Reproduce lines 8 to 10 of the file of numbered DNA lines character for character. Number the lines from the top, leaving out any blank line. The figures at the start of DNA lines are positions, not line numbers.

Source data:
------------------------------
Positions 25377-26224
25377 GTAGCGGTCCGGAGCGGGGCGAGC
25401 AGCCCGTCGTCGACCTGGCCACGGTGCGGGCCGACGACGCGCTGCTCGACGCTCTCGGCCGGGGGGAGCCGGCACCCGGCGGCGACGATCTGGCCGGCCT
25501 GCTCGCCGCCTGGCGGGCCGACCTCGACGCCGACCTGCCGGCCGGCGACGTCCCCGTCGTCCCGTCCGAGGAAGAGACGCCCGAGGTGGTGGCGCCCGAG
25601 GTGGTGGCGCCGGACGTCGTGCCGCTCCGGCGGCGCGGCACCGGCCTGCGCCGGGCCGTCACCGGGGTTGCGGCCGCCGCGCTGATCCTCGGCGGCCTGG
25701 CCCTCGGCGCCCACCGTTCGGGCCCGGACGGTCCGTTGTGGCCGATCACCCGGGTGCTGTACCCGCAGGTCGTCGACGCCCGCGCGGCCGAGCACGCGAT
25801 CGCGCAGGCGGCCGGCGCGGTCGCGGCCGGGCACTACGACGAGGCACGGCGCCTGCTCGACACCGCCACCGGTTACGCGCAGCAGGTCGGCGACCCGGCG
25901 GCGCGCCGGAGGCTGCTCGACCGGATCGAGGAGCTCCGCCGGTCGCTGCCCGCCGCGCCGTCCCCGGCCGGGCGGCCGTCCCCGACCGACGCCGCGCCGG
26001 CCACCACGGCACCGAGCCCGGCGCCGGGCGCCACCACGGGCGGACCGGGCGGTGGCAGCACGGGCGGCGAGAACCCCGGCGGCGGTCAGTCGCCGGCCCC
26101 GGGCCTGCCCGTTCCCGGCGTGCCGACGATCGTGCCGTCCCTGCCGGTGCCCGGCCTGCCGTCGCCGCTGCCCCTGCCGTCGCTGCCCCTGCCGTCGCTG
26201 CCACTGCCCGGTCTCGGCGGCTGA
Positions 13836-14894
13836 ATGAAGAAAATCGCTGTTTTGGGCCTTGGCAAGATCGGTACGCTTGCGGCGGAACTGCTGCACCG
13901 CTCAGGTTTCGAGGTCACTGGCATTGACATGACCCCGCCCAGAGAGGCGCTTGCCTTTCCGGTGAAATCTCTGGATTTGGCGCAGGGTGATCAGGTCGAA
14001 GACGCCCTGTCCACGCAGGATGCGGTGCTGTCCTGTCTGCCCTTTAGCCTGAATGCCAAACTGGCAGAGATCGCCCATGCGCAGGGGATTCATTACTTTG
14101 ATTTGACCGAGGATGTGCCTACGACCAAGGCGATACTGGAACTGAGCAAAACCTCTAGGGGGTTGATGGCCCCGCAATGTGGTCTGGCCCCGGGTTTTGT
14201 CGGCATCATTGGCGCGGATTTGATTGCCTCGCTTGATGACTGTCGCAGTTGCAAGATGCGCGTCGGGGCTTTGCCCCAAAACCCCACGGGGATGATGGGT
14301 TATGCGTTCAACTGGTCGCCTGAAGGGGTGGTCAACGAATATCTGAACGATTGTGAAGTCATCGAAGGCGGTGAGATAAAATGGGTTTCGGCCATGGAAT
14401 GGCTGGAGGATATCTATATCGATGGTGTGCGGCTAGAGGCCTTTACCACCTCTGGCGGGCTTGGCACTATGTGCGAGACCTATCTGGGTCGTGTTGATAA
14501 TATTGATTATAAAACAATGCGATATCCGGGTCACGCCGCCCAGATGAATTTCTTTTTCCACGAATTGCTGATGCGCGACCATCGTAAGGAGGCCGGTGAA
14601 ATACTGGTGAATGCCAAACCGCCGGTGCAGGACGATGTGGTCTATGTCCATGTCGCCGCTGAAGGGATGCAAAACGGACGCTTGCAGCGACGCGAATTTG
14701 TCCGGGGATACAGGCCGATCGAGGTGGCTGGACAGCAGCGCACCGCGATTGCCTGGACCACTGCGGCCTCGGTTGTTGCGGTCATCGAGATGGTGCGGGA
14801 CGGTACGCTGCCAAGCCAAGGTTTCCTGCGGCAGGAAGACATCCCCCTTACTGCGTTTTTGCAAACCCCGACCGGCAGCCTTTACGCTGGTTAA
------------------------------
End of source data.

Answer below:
25901 GCGCGCCGGAGGCTGCTCGACCGGATCGAGGAGCTCCGCCGGTCGCTGCCCGCCGCGCCGTCCCCGGCCGGGCGGCCGTCCCCGACCGACGCCGCGCCGG
26001 CCACCACGGCACCGAGCCCGGCGCCGGGCGCCACCACGGGCGGACCGGGCGGTGGCAGCACGGGCGGCGAGAACCCCGGCGGCGGTCAGTCGCCGGCCCC
26101 GGGCCTGCCCGTTCCCGGCGTGCCGACGATCGTGCCGTCCCTGCCGGTGCCCGGCCTGCCGTCGCCGCTGCCCCTGCCGTCGCTGCCCCTGCCGTCGCTG